Johannes Badrutt founded the Kulm hotel in St Moritz in 1855*. His hotel was always full for the summer months. Frustratingly, Badrutt knew that there were equally good times of the year to visit St Moritz. Namely, the winter. He was having a hard time persuading his English clients who had only experience of British winters.
After nearly 10 years of having his hotel empty during the most beautiful time of the year, he hit upon a plan. In 1864 he struck a bargain with a party of four Englishmen, the agreement being that if they were disappointed (by the winter weather), Badrutt would pay their return journey. Needless to say the rest is history and St Moritz is probably the most famous winter resort in the world.
Nowadays, persuading people to visit the Alps is not the problem.
The problem is trying to get them not to come all at the same time! For example, the mountain resorts can be packed with masses of tourists who are there to gawk at the mountains before heading for some “retail therapy” – Chamonix, but especially Zermatt, St Moritz, Cortina, Grindlewald have now become “shopping destinations.”
Worse still, some of the mountains have become ridiculously busy with continuous lines of “climbers” trudging up and down.
Then suddenly September arrives and everyone disappears and the valleys and the mountains become wildernesses again. By October the Alps become one of the most beautiful places on the planet: cold crystal-clear days, changing colours of the Larch Pines and a light dusting of snow create exquisite sights.
The astute reader will probably work out where this article is going:
I am a Mountain Guide who has lived in the Alps permanently for the last fifteen years. In that time I have acquired a sense of how mountain-life ebbs and flows. Inspired by what Badrutt achieved I decided I would try and get my clients to come mountaineering at this wonderful time of year.
I knew that the key to making this work was to adopt a flexible approach and make it clear to my clients that we would have no fixed objectives. For example it is not possible to climb the “Trophy Peaks” of the Matterhorn, Eiger and Mont Blanc because they are either plastered in too much snow or it is just too cold. Rather, we would adapt our plans to suit the conditions we found instead of having unreasonably rigid goals, which normally means battling against the prevailing conditions to no avail (never a good strategy).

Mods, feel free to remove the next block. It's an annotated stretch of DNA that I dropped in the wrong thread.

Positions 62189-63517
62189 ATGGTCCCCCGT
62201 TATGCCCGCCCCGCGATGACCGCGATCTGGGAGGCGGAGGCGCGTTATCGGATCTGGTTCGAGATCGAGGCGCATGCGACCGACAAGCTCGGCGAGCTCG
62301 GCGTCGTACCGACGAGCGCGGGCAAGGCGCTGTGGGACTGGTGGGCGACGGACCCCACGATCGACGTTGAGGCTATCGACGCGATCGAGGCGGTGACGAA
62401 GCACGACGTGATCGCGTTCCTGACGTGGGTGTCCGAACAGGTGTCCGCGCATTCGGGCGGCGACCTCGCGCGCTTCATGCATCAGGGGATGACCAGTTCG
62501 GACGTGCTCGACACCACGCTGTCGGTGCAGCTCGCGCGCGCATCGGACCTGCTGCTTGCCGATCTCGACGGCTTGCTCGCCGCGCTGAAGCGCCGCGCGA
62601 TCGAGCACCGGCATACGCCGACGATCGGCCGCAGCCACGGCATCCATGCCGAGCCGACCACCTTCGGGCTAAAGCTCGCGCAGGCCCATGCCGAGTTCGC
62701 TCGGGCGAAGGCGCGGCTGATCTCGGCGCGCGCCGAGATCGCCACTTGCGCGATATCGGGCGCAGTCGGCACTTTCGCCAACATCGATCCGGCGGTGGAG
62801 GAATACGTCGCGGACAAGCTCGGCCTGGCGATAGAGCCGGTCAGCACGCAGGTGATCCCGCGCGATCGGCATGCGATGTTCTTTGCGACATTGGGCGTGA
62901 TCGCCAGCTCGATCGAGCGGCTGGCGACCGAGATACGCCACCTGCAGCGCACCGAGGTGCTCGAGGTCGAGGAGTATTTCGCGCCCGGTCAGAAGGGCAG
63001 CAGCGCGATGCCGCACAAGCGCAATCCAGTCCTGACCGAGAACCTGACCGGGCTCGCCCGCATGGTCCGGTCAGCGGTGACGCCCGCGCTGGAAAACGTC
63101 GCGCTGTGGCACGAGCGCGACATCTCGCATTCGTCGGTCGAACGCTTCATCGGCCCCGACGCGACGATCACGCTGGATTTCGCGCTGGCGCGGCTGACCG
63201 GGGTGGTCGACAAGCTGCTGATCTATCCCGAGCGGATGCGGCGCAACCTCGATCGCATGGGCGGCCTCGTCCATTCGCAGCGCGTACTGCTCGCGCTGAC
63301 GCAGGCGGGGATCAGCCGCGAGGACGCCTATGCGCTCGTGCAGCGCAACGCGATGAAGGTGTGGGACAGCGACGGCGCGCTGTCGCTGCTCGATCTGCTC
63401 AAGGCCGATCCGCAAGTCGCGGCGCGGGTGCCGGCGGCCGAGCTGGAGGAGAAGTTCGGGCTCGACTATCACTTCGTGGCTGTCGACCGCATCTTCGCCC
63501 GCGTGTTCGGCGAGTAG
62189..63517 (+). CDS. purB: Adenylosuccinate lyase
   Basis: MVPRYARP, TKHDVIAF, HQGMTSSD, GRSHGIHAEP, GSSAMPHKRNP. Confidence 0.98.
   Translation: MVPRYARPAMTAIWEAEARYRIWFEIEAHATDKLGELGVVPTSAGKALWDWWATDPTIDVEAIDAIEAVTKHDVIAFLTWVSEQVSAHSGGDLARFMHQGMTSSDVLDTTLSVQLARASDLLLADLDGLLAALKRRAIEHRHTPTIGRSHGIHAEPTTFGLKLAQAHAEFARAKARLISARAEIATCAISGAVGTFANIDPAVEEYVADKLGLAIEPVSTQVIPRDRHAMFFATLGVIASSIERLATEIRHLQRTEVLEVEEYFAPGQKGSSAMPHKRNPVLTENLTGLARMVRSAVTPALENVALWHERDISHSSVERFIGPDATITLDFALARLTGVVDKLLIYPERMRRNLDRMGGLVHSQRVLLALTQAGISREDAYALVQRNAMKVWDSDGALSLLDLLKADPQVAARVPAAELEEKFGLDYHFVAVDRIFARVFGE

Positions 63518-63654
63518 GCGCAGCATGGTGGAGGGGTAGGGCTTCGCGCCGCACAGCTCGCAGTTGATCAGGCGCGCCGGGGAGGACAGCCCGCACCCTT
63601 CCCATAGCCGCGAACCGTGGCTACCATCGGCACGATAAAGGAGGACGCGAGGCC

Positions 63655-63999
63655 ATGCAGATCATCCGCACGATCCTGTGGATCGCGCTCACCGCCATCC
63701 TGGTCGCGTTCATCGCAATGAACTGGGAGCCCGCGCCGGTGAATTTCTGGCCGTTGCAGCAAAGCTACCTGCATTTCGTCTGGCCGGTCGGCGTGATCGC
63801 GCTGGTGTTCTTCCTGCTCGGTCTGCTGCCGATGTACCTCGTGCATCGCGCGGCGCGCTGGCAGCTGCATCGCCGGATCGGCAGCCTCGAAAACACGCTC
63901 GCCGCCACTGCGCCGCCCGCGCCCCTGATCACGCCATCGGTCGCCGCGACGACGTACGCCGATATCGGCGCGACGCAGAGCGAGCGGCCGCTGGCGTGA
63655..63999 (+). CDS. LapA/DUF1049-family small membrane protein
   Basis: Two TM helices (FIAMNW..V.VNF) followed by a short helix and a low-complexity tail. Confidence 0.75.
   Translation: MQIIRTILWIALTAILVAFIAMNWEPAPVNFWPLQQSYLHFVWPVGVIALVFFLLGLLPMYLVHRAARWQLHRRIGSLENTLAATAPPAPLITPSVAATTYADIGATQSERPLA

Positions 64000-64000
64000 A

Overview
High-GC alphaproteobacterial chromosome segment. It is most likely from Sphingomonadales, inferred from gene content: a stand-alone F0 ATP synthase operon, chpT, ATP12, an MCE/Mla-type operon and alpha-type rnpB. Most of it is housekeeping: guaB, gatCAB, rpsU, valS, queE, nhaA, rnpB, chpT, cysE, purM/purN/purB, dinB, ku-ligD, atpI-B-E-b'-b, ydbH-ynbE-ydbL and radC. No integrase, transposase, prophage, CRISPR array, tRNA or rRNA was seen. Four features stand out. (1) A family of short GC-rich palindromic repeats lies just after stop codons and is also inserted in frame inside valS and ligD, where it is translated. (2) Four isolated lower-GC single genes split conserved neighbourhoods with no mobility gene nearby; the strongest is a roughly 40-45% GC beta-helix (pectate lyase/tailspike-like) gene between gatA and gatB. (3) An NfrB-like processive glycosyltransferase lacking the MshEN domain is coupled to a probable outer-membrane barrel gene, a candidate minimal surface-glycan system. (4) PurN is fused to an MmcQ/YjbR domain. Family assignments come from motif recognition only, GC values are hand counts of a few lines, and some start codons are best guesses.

My strategy worked! I found myself full for the entire month of October. For the most part big anticyclones came and lodged themselves over the Alps. These produced frosty mornings but once the sun arrived it was climbing in t-shirts. The people who came to climb with me varied from those who were keen hill walkers who wanted to progress to alpine mountaineering, through to keen climbers who wanted coaching in ice-climbing techniques in preparation for the Scottish winter climbing season.
We also climbed some fantastic mountains.
The one that sticks in my mind was Mont Blanc du Tacul (4200 meters). Truthfully, I had grown to hate this mountain in the summer because it is busy beyond belief due to its proximity to the Aiguille du Midi cable car and having the over-rated badge of a “Four-Thousander.” It becomes a trudge up a trench in the snow behind hundreds of people. In the 2004 summer, some huge crevasses opened up which became difficult to cross. Queues of up to three hours developed around these bottle-necks. When you eventually get to the top you are faced with a descent that is in direct sunshine. The snow turns to mush making the whole thing terrifying. “Who the Hell wants to be part of this?” I asked myself.
This October was different.
As we walked to the foot of the climb the weather was cold and clear. Our crampons bit into the snow as if they were sinking into cork. There was no one around. There was a faint track here and there but was not obvious where to go as we weaved our way through huge walls of ice, awe-struck by our surroundings. The giant crevasses that had barred progress in the summer had been partly filled in by some autumn snow. Climbing over these crevasses and finding our way up the huge face was absorbing and we were using a whole range of mountaineering skills. Our arrival on the summit not only gave us staggeringly clear views but the feeling that we were making the first ascent!
The descent was perfect too because at this time of the year the descent never gets the sun and the snow is to crampons as cork is to a drawing pin.
* “How the English made the Alps“, Jim Ring